A suggestion by President Donald Trump to send U.S. Big Oil companies in Syria to manage its oil fields has sparked outrage among both energy and legal experts, Reuters reports.
Trump made the suggestion last week during a news conference called after the news broke that U.S. special forces had killed Islamic State leader Abu Bakr al-Baghdadi.
“What I intend to do, perhaps, is make a deal with an ExxonMobil or one of our great companies to go in there and do it properly … and spread out the wealth,” Trump said.
The remark comes a few days after the Wall Street Journal cited U.S. military officials as saying Trump might leave a 500-strong force in Syria to protect local oil fields. The report came after Trump tweeted that “We will NEVER let a reconstituted ISIS have those fields!”
Yet his intention to let Exxon or Chevron “go in there and do it properly” may be both illegal and immoral, according to experts.
“The idea that the United States would ‘keep the oil’ in the hands of ExxonMobil or some other U.S. company is immoral and possibly illegal,” one academic, political science and international studies professor Jeff Colgan told Reuters.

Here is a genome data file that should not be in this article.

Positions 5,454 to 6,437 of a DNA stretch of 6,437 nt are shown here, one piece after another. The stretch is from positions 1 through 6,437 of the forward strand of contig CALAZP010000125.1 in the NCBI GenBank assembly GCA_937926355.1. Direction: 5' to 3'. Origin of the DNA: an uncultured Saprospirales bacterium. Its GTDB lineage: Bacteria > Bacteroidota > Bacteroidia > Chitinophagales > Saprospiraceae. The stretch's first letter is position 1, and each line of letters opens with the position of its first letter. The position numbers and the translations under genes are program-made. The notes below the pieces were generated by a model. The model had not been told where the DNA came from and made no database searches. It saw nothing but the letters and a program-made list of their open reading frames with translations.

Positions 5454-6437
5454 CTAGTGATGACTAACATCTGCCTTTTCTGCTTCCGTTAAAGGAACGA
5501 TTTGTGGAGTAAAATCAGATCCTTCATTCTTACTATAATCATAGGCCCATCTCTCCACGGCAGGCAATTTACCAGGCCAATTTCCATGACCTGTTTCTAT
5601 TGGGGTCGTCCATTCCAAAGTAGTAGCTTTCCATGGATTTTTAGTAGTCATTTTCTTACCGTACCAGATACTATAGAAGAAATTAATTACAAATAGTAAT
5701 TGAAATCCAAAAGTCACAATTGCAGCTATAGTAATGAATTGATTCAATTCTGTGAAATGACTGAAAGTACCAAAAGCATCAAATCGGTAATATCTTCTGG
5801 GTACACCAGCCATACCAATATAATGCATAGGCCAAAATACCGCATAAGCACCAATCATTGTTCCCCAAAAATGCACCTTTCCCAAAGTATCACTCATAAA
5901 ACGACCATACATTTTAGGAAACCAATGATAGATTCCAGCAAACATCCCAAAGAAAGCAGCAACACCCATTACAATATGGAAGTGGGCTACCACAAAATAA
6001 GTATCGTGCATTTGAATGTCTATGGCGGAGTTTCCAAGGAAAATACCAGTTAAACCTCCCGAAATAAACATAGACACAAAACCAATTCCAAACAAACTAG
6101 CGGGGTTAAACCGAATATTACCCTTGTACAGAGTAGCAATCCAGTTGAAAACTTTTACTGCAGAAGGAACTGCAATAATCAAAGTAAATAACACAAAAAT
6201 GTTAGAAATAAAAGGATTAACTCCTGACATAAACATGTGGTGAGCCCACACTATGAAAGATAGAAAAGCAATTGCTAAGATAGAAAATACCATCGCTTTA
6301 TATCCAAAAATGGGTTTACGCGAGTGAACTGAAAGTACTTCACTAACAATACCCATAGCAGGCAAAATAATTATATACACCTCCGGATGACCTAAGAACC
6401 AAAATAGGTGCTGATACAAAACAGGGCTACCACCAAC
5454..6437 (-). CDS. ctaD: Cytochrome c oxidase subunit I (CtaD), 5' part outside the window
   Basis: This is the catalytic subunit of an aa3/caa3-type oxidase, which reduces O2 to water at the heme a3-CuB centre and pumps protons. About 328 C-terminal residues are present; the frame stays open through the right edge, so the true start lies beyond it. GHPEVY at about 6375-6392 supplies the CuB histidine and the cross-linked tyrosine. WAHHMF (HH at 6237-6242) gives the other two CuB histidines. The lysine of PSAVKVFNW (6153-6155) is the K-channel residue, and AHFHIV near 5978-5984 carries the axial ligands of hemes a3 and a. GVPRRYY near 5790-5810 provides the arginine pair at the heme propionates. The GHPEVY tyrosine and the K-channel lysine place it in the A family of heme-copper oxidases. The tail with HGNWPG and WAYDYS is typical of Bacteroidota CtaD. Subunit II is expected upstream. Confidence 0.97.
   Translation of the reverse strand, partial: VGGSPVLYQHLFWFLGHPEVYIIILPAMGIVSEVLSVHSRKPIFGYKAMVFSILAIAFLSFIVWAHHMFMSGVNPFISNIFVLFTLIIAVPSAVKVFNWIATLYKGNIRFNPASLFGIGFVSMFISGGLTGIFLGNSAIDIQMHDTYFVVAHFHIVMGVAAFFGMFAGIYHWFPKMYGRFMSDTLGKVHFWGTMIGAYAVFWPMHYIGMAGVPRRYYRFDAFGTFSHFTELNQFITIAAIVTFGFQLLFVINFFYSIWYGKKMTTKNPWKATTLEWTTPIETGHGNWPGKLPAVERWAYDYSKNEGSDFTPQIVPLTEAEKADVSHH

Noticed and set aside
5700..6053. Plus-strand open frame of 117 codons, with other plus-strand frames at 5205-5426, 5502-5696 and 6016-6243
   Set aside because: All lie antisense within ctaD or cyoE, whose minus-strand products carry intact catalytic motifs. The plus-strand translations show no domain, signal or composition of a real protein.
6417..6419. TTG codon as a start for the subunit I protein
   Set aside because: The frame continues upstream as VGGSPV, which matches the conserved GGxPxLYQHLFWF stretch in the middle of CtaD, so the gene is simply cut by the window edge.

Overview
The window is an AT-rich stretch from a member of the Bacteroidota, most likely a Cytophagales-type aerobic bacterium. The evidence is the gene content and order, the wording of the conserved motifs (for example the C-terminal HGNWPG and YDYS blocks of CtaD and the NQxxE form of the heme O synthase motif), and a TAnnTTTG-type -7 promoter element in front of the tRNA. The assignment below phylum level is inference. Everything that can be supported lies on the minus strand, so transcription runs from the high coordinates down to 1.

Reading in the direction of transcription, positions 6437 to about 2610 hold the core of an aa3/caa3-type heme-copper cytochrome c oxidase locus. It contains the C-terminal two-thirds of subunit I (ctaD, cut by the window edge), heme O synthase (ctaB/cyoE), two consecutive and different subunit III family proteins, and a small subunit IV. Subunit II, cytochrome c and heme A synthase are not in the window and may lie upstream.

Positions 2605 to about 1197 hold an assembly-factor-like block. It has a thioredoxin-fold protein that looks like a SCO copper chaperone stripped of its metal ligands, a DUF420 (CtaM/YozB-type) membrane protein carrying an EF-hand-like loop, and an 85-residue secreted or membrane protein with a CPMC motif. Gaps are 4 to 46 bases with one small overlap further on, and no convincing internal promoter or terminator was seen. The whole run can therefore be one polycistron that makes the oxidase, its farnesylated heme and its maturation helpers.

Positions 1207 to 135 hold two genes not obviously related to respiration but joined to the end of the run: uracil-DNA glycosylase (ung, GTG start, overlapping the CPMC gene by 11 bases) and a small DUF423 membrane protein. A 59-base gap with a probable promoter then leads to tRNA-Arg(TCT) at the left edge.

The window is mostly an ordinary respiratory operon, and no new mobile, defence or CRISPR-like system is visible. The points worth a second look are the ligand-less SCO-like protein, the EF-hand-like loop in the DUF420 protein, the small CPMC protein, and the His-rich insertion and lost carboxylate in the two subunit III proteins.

“International law seeks to protect against exactly this sort of exploitation,” said the director of the Emory Law School’s Center for International and Comparative Law, Laurie Blank.
Exxon and Chevron, for their part, have not commented on Trump’s potential plans for them. Related: The End Of Syria’s “Pipeline War”
Even if taking over Syrian oil fields was not problematic in any moral or legal way, however, it might not be practical, according to Ellen R. Wald, senior fellow at the Global Energy Center of the Atlantic Council. Syria is a small oil producer and it lacks an extensive infrastructure that could make the development of these fields lucrative.
Keeping a watchful eye on who does end up controlling them, however, makes sense.
“U.S. control over the disposition of the fields and the hard currency they offer would provide a significant influence over the shape of Syria’s future,” said Alex Cranberg, the chairman of Aspect Holdings, a company that used to have operations in Iraq’s Kurdistan.
By Irina Slav for Oilprice.com
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